He inhales abuses and makes us laugh. Here’s why we do not deserve a man like Karan Johar

Dear Karan Johar,

It smells like a different day today. Everybody has been discussing your plain spoken statements in your autobiography. “I always told you he was a gay…”, “Chalo, finally he admitted…”, “He talks like one too…”

Judgments, and more judgments. Judgments, hurtful and uncalled for. Coming from a bunch of blockheads who in their entire lives, have done nothing more than passing judgments.

The first time I saw you was in ‘Dilwale Dulhania Le Jayenge’. I must have been a four or five-year-old kid that time. DDLJ stayed with us, so did you. Today’s self-assured, suited-booted Karan Johar has traveled a few thousand miles from there. With umpteen number of hit films, and rise of a number of present-day stars to your credit, you stand tall as one of the most prominent entertainers India takes pride in. And yet, how ironic! A part of your own countrymen prefers to talk about your sexual preference over your work.

It was not very far ago that ‘Ae Dil Hai Mushkil’ embroiled in some serious controversy. I was never sure how perfect the idea of destructive nationalism is, but let it be. I was further never sure how justified the idea of boycotting a piece of art ever is. But then again, let it be. But then, a bunch of fellow folks found something juicy to talk about. “Why did this man cast the Pakistani actor? Something must be cooking between them…” Sigh!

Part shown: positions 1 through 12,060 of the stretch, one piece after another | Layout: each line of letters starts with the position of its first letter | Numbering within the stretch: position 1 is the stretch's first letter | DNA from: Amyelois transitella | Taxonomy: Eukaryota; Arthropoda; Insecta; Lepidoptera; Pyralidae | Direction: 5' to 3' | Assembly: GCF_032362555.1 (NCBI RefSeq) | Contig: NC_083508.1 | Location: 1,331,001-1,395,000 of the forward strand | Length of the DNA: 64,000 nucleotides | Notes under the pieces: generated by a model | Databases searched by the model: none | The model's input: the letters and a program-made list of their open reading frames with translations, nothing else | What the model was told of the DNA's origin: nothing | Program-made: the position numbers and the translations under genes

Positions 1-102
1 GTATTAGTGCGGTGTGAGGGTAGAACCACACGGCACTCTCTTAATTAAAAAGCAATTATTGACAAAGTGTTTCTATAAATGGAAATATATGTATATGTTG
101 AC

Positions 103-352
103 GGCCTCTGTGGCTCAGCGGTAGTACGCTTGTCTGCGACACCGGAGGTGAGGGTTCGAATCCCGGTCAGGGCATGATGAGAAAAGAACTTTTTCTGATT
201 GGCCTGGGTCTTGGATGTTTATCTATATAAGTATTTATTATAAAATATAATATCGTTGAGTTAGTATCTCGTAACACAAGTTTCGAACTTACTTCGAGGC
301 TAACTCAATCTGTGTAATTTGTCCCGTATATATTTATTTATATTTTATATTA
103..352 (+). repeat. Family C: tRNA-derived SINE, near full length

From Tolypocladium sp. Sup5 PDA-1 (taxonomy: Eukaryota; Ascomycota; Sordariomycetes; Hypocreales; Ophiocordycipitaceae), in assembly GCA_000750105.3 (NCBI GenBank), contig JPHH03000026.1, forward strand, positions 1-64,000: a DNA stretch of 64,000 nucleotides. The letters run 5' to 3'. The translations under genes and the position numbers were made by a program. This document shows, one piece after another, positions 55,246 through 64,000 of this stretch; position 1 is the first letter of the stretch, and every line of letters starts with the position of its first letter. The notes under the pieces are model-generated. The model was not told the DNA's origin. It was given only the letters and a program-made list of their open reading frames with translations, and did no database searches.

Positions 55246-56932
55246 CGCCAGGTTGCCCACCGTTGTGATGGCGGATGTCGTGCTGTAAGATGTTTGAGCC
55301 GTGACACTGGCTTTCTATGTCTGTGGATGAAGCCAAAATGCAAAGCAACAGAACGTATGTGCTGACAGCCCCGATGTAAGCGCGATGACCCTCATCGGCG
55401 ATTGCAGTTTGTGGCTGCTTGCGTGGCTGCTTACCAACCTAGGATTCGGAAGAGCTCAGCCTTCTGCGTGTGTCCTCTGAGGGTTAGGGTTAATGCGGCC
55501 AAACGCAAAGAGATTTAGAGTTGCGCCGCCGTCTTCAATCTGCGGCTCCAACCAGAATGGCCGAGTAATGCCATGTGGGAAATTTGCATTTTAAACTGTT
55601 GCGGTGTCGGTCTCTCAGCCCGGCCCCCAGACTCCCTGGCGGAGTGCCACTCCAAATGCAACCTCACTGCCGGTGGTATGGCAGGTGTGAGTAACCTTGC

I remember going to a theatre to watch ‘Bombay Velvet‘ . The film was certainly a dud at the box office, but that was the first time that we saw the actor in you. Elated, I discussed your character with my friends, only to be shut up. “That gay?” they giggled.

Which is more sad? That we live in a legislative system that does not allow us to choose our own sexuality? That we are surrounded by insensitive, impolite, impertinent individuals who know not to show respect to one’s personal choice? That we have reached a time wherein we are answerable to the society for our most intimate decisions? For falling in love, making love, talking love? Or the saddest part is that one can’t even talk about his displeasure.